A policeman came towards me. "Why do you sit here?" said he.
"Why do I sit here?" I replied; "for pleasure."
"I have been watching you for the last half-hour. You've sat here now half-an-hour."
"About that," I replied; "anything more?"
I got up in a temper and walked on. Arrived at the market-place, I stopped and gazed down the street. For pleasure. Now, was that an answer to give? For weariness, you should have replied, and made your voice whining. You are a booby; you will never learn to dissemble. From exhaustion, and you should have gasped like a horse.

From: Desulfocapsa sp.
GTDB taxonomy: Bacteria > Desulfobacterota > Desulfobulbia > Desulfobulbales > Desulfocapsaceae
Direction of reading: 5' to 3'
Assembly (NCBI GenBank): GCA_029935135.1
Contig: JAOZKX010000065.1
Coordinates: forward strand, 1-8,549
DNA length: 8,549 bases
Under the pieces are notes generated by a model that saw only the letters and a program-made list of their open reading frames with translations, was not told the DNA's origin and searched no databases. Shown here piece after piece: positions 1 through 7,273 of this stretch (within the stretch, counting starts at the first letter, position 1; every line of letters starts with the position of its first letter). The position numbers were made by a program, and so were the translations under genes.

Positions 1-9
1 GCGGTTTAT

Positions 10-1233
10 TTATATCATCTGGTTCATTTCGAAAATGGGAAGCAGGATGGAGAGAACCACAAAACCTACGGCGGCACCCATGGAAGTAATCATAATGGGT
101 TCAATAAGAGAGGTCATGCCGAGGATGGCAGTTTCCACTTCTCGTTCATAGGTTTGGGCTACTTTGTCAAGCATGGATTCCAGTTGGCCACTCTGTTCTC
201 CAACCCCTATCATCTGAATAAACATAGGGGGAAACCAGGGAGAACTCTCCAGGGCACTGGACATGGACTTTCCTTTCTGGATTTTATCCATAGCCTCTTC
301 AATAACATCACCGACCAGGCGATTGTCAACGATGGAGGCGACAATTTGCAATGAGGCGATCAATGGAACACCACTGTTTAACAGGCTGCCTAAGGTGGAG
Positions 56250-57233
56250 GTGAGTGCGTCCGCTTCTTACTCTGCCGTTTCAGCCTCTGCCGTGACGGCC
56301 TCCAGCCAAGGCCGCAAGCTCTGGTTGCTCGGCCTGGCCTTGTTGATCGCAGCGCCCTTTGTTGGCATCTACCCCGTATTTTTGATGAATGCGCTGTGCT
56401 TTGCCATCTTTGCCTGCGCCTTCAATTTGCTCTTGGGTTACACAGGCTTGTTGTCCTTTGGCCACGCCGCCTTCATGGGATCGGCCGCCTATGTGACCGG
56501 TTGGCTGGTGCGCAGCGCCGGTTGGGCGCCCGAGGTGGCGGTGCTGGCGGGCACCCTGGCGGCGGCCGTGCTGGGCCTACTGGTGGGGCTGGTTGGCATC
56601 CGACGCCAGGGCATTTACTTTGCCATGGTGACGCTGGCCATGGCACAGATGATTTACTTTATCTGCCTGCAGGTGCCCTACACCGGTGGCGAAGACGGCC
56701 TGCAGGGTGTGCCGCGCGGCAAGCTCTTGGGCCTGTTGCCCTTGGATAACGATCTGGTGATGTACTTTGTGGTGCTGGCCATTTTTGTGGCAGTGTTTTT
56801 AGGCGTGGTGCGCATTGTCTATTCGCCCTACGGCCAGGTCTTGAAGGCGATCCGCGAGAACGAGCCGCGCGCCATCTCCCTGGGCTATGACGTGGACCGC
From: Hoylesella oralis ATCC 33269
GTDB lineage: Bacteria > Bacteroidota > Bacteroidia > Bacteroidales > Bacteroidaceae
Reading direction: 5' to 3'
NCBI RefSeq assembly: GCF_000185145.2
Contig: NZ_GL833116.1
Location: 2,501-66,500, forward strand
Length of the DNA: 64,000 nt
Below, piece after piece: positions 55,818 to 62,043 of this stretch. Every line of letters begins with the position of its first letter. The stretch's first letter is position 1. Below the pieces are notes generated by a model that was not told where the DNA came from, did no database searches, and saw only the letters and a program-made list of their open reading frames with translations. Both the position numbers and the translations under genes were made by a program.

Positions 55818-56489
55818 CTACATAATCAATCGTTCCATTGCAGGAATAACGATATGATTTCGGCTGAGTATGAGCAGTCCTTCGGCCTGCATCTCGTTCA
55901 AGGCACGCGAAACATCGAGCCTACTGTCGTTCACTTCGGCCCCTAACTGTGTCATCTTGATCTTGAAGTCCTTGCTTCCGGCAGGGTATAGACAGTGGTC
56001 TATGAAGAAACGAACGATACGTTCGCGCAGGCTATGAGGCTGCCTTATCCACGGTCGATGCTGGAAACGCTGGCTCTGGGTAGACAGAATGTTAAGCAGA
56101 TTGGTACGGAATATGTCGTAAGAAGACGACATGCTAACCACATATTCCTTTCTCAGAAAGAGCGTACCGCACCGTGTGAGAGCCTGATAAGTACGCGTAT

When I got to the fire look-out, I halted afresh, seized by a new idea. I snapped my fingers, burst into a loud laugh that confounded the passers-by, and said: "Now you shall just go to Levion the parson. You shall, as sure as death—ay, just for a try. What have you got to lose by it? and it is such glorious weather!"
I entered Pascha's book-shop, found Pastor Levion's address in the directory, and started for it.
Now for it! said I. Play no pranks. Conscience, did you say? No rubbish, if you